A lot of America’s covert acquisitions find their way inside the secretive ‘Nevada Test and Training Range’ (NTTR). This comprises of the lesser-known Tonopah military base and Area 51. The Tonopah base is particularly intriguing as unlike ‘Area 51’ the establishment has historically been glanced over, and largely out of the public consciousness. During the cold war, Tonopah had housed Soviet Scud missiles. The Pantsir system, supposedly loaned from the United Arab Emirates (UAE), was also reportedly housed there.
The Tonopah base had been the official home of the 4477th Test and Evaluation (TES) Squadron. This famed yet covert squadron was responsible for the testing and evaluation of procured soviet hardware. The 4477th flew Soviet fighter jets brought in by the US and had been known to test their capabilities, identify vulnerabilities and take part in mock dog fights with the United States Air Force (USAF) fighter jets to devise countermeasures to defeat them.
The 4477th was shut down with the end of the Cold War, however, it gave birth to Detachment 3 53rd Test and Evaluation Group, flying modern fighters like Mig-29s, SU-27s among other cutting-edge aircraft with the same purpose as its predecessor.
Another notable establishment inside the NTTR is the Tolicha Peak Electronic Combat Range (TPECR), where the US reportedly tests and trains against foreign Surface to Air Missile Systems (SAM), acquired by the country. Some systems said to have been housed inside this facility are the S-125, S-200, and even an S-300. Individual radars and launchers are visible in satellite images posted online.
The Flip Side: Reverse Engineering US Military Systems
"The Russians have been known to have previously extracted Tomahawk variants used during Operation Desert Storm, the US Military operation in Iraq."
America is not the only nation-state adept at procuring another nation’s military technology. Russia claimed to have recovered an intact US Tomahawk cruise missile following a supposed failed missile strike in Syria. The Russians have been known to have previously extracted Tomahawk variants used during Operation Desert Storm, the US Military operation in Iraq.
The Tomahawk missiles used in Desert Storm did not have the same level of sophistication in their navigation system as compared to today’s Tomahawk variants, like the one said to have been recovered from Syria. Nonetheless, Russia’s recoveries of the older renditions proved valuable.
The missile variant used in Desert Storm relied heavily on imagery stored in the missile’s memory, cross-referenced with the terrain it was flying over to ensure that it stayed on course during its flight. The US Military faced a major technical challenge in Iraq as the country’s topographical profile consisted primarily of flat desert, with relatively few distinguishable features in its overall terrain to help the Tomahawk missiles navigation system figure out its location, going off course as a result and failing at times.
To mitigate these challenges the missiles were often flown over Iran as its mountainous terrain aided the missile's navigation system, however, despite this, some of them failed and were subsequently extracted and used by the Iranians; allegedly in the development of their Soumar Cruise missile. Failed US Tomahawks have been found in Saudi Arabia, and Turkey, and the People's Republic of China (PRC) as well, with the latter, allegedly having used it to reverse engineer and design their CJ-10 missile.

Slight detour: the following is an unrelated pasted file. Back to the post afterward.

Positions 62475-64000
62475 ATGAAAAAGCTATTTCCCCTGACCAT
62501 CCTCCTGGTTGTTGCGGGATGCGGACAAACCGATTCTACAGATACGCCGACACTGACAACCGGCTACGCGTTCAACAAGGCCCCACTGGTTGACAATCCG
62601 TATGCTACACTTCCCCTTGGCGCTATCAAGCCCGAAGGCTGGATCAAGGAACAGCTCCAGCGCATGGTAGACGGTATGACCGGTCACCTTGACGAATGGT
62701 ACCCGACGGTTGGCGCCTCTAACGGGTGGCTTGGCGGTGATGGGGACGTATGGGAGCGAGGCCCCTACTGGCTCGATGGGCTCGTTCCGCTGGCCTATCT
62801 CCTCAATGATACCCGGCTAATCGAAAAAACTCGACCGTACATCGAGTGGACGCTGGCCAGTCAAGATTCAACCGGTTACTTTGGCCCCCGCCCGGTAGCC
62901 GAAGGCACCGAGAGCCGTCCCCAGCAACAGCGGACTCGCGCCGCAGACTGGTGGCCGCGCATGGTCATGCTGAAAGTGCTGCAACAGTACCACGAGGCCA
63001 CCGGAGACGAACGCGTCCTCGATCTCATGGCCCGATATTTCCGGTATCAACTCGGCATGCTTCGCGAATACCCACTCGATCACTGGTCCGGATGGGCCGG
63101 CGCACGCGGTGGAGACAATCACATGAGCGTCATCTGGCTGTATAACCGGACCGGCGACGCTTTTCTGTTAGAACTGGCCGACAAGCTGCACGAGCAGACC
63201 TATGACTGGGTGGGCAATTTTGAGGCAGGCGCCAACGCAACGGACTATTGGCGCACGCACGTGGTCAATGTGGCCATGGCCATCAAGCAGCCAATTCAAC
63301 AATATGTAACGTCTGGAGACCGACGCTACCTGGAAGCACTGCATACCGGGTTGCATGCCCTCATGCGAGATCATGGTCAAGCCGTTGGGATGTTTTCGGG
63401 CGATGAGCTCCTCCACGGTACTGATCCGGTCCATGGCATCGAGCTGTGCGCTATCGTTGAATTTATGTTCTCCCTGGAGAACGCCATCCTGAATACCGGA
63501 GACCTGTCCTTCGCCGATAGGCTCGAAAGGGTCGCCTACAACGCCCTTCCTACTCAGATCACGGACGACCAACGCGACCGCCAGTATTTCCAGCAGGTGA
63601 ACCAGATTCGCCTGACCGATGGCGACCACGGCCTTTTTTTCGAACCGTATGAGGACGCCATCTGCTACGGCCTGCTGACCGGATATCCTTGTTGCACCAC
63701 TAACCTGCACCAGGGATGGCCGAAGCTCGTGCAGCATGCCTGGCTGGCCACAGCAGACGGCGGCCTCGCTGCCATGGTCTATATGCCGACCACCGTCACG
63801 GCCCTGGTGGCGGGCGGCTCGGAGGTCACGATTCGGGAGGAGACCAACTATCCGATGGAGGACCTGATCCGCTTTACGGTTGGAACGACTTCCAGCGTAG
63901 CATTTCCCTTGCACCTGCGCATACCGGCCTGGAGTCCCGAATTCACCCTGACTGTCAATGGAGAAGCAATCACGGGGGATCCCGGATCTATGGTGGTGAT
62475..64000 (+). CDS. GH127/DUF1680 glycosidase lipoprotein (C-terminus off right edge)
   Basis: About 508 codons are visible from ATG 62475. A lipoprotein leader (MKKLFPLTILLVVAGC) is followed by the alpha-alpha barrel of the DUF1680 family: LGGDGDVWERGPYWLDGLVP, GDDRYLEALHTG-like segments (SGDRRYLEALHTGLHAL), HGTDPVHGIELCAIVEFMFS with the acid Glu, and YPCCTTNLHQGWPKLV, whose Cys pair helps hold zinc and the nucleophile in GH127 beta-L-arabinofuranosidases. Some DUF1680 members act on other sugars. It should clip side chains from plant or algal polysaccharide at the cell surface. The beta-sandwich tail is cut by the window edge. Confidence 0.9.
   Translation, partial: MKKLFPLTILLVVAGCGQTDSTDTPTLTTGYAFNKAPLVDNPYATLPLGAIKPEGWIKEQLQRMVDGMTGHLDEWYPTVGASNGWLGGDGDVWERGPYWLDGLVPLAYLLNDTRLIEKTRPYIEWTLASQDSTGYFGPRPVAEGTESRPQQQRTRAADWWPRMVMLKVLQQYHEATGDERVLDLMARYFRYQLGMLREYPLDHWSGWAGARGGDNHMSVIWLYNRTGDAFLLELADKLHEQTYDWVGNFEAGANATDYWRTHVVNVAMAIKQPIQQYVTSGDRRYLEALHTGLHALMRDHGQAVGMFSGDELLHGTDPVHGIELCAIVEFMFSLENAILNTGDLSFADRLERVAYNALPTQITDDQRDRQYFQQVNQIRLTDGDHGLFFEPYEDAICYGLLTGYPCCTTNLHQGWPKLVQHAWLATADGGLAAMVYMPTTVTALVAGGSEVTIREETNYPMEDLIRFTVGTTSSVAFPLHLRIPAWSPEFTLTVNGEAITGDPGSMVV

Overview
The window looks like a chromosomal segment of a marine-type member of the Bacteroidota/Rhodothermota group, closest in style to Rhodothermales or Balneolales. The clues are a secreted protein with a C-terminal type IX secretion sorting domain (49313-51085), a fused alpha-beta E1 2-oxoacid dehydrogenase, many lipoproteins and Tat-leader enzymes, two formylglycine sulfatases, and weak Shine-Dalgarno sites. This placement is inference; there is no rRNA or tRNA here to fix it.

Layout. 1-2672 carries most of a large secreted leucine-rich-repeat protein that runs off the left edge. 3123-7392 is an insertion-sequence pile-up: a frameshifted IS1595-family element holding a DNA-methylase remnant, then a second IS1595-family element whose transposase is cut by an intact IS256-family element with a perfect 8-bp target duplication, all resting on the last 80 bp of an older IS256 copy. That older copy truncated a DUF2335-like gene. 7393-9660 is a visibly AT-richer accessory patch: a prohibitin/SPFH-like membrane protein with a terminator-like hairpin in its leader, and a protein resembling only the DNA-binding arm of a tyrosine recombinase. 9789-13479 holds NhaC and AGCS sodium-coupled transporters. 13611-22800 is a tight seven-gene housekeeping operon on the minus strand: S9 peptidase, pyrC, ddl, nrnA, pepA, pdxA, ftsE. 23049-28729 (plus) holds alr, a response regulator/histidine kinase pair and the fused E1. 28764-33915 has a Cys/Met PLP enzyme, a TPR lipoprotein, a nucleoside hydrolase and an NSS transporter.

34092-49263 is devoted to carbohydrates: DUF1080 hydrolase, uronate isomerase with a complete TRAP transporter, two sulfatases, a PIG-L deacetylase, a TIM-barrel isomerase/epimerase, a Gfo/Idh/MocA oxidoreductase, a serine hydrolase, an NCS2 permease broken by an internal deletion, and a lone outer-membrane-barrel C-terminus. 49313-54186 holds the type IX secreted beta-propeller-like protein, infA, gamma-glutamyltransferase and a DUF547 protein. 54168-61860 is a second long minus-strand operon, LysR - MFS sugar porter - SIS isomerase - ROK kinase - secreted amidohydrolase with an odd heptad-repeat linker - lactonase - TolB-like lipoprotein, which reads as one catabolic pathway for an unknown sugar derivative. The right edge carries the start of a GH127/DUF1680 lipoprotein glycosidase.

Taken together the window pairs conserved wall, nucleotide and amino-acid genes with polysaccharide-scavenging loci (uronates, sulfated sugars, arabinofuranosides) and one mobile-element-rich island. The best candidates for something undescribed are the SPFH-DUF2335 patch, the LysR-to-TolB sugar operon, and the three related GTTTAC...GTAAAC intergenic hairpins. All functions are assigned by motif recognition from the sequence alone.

Regardless of whether the recovered Tomahawk by Russia was from a failed air strike in Syria or America’s older conflicts in Iraq, Serbia, etc, Russia has explicitly stated it would use it to enhance their own missile inventory. Iran as aforementioned has also had a history of reverse engineering US military technology. For instance, the country is notorious for creating carbon copies of American Unmanned Aerial Vehicles (UAV) and showing them off to the world.
"Failed US Tomahawks have been found in Saudi Arabia, and Turkey, and the People's Republic of China (PRC) as well, with the latter, allegedly having used it to reverse engineer and design their CJ-10 missile."
Other instances such as the crash of an American Black Hawk helicopter fitted with stealth technology during the famous ‘Operation Neptune Spear’ inside a compound in Abbottabad, Pakistan on 2 May 2011 and the shooting down of a US F1-17 flying over Yugoslavia on 27 March 1999 gave these countries the means and opportunity to gain the technological know-how on the US’s critical stealth technology, possibly using it to further develop their own.
There have also been accounts of how the Soviet Union had been able to secure US and North Atlantic Treaty Organisation (NATO) aircrafts such as the F-86 Sabre during the Korean War. Similarly, during the ‘Taiwan Strait Crisis,’ an early US Sidewinder short-range air-to-air-missile failed to explode and got stuck in a Mig-17 which the Soviets were able to get their hands on and successfully reverse engineer it and rechristen it as their own K-13 missile, which gave the USSR a major boost in the development of infrared air-to-air missiles technology.
The examples cited do not even begin to scratch the surface of the volume of documented data on surreptitious acquisitions, let alone cases which have never reached the public sphere.
"There had been a lot of deliberation over the US selling or at least loaning F-35s to Taiwan, as there were concerns that critical technology could fall into the hands of the Chinese."
The potential risk of military technology falling into enemy hands is said to be a major consideration by nations looking to sell their military technology. For instance, there had been a lot of deliberation over the US selling or at least loaning F-35s to Taiwan, as there were concerns that critical technology could fall into the hands of the Chinese. Acquiring the adversary's weapon systems is simply invaluable. The news of the US getting a hold of the Russian Pantsir is just another instance in a long history of surreptitious acquisition, and most certainly not the last.